Travels with Advise-In: Law and Philosophy Roundtable at Auburn University

Auburn University’s Department of Philosophy graciously asked me to participate in its Law and Philosophy Conference roundtable discussion this coming weekend.  Not only does the conference promise to be exciting but I’ll also get to visit the hometown of the #1-ranked team in college football (I’ll have to be satisfied with vicarious excellence, since the Yankees fizzled and my Denver Broncos are a disaster—though there’s still hope for the football Giants and Jets).

The roundtable is exceptionally well-conceived, and I see firsthand why Auburn’s Philosophy Department received the acclaim it did in The New York Times Magazine a couple of years ago.

Academic conferences often focus too much on theoretical issues without bringing perspectives down (or up, in my view) to a practical level.  Not so here.  This conference will have plenty of theoretical discussion but it’s geared toward undergraduates considering law school and a career in the law.  Accordingly, Auburn has invited law school professors, undergraduate professors, practicing government lawyers and me.  Students and panelists will be able to gain new and deeper perspectives, from various viewpoints, on everything from preparing for law school as an undergraduate, the LSAT, law school admissions, law school and—most important—the relationship between all of these and careers in the law, whether as an academic or a lawyer.  For the latter, the roundtable will include representatives from public law and me, a longtime former large firm lawyer.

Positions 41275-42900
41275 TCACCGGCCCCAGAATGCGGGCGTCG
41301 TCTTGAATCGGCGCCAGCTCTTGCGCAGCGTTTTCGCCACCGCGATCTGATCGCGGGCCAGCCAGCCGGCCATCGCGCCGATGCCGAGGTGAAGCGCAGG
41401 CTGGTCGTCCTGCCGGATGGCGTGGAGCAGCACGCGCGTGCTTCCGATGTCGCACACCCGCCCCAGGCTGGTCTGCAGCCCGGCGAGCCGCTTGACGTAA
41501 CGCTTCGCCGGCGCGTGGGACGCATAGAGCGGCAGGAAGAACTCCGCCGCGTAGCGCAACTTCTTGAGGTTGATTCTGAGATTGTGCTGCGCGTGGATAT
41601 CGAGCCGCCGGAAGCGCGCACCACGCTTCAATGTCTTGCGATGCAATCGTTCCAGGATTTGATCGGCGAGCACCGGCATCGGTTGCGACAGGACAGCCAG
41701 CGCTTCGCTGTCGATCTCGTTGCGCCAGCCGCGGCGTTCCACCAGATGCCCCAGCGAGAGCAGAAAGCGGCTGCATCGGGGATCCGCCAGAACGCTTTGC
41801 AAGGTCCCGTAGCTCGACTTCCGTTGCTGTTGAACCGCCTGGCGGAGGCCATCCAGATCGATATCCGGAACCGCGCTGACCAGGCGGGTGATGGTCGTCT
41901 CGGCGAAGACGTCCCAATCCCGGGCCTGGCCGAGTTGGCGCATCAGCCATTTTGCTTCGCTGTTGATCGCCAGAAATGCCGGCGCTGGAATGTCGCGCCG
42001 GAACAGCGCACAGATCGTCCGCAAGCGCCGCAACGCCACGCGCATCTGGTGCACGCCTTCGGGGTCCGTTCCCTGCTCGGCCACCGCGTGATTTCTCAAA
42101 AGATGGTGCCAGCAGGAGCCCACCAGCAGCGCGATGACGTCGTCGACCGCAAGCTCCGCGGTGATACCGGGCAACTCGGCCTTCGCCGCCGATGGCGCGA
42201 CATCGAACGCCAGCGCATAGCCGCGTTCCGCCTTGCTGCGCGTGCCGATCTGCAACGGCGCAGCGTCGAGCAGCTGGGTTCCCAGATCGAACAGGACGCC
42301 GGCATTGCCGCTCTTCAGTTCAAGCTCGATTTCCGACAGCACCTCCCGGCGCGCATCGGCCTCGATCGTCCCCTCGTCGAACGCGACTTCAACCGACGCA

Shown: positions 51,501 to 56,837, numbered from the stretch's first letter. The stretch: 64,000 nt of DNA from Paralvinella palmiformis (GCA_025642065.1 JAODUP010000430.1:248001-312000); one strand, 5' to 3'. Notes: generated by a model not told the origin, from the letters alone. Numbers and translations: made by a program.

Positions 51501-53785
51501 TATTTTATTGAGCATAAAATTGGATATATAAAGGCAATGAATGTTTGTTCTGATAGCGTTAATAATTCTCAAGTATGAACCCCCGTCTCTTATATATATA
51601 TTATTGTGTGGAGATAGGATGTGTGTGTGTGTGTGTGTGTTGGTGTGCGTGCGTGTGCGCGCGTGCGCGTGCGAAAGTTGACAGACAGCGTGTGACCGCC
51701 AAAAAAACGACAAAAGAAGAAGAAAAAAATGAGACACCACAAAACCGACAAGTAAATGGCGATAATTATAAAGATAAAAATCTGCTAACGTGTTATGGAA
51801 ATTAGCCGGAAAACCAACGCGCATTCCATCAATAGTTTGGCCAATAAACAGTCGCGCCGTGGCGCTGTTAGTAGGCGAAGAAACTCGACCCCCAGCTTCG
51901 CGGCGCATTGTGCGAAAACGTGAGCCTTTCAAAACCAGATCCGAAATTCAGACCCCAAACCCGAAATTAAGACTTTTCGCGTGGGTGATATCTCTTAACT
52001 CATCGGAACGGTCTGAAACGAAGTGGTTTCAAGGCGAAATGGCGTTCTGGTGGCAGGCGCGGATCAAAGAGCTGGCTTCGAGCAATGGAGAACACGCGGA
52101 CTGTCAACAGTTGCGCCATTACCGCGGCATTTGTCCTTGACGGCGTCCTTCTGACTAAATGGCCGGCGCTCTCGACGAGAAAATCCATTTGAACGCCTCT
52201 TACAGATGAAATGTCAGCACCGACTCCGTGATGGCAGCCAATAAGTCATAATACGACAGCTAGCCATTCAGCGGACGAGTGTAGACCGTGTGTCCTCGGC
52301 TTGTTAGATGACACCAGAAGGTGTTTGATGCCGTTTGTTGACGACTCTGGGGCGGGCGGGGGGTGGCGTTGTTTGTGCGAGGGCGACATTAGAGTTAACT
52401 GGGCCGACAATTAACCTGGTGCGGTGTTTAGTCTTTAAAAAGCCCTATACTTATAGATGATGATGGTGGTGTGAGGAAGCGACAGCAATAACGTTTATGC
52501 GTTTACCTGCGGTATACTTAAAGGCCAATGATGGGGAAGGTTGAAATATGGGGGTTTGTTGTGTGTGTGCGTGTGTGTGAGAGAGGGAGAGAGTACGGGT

This kind of gathering is all too rare.  Everyone’s view of law school and the law is limited (some more limited than others) and I think it’s vitally important for those considering law school to have a beginning-to-end perspective.  That doesn’t happen nearly as much as it should, the evidence of which includes a lot of unhappy lawyers and a lot of law students who spend a great deal of time and money to enter a career they don’t have nearly enough information about (to say nothing of the pressures on the law market that make the law a harder field to enter than it traditionally has been).

I blog regularly about the importance of understanding the day-to-day practice of law before you go to law school (many of those posts are archived in “Beyond Law School” and “Becoming a Lawyer”).  Realistic expectations are critical to making your investment a wise one—and giving you long-term career satisfaction.  Wisdom and happiness coincide here (it would be nice if that happened more often).  More responsible law schools echo that view (I’ll comment on the Yale Law Director of Admissions’ plea later this week).

There are a lot of pressures on talented students to go to law school.  Some come from family members and colleagues.  Others come from commercial interests.  It’s of course true that Advise-In depends on people going to law school for its income.  But it’s not worth a little short-term cash to lead prospective law students down a garden path that isn’t likely to lead to a nice garden.  There are a lot of great things about law school and the practice of law but they’re not the best choice for everyone.  And they’re not choices anyone should make without having first done their homework (or due diligence, if you prefer).  You should know, as best you can, what the garden will be like before you have to start pulling its weeds and growing its herbs.

If you’re an Auburn student, you have a unique opportunity to get a large-spectrum perspective on law school and the law (and I’m sure all of the presenters will learn a lot, too).  Your Department of Philosophy is performing a terrific service.  Other colleges and universities that haven’t hosted a similar conference might look to follow suit.

~ by Kyle Pasewark at Advise-in Solutions on October 27, 2010.

One Response to “Travels with Advise-In: Law and Philosophy Roundtable at Auburn University”

  1. […] I had the pleasure of participating in a roundtable discussion at the Auburn University Philosophy and Law Conference.  The panelists included two lawyers […]

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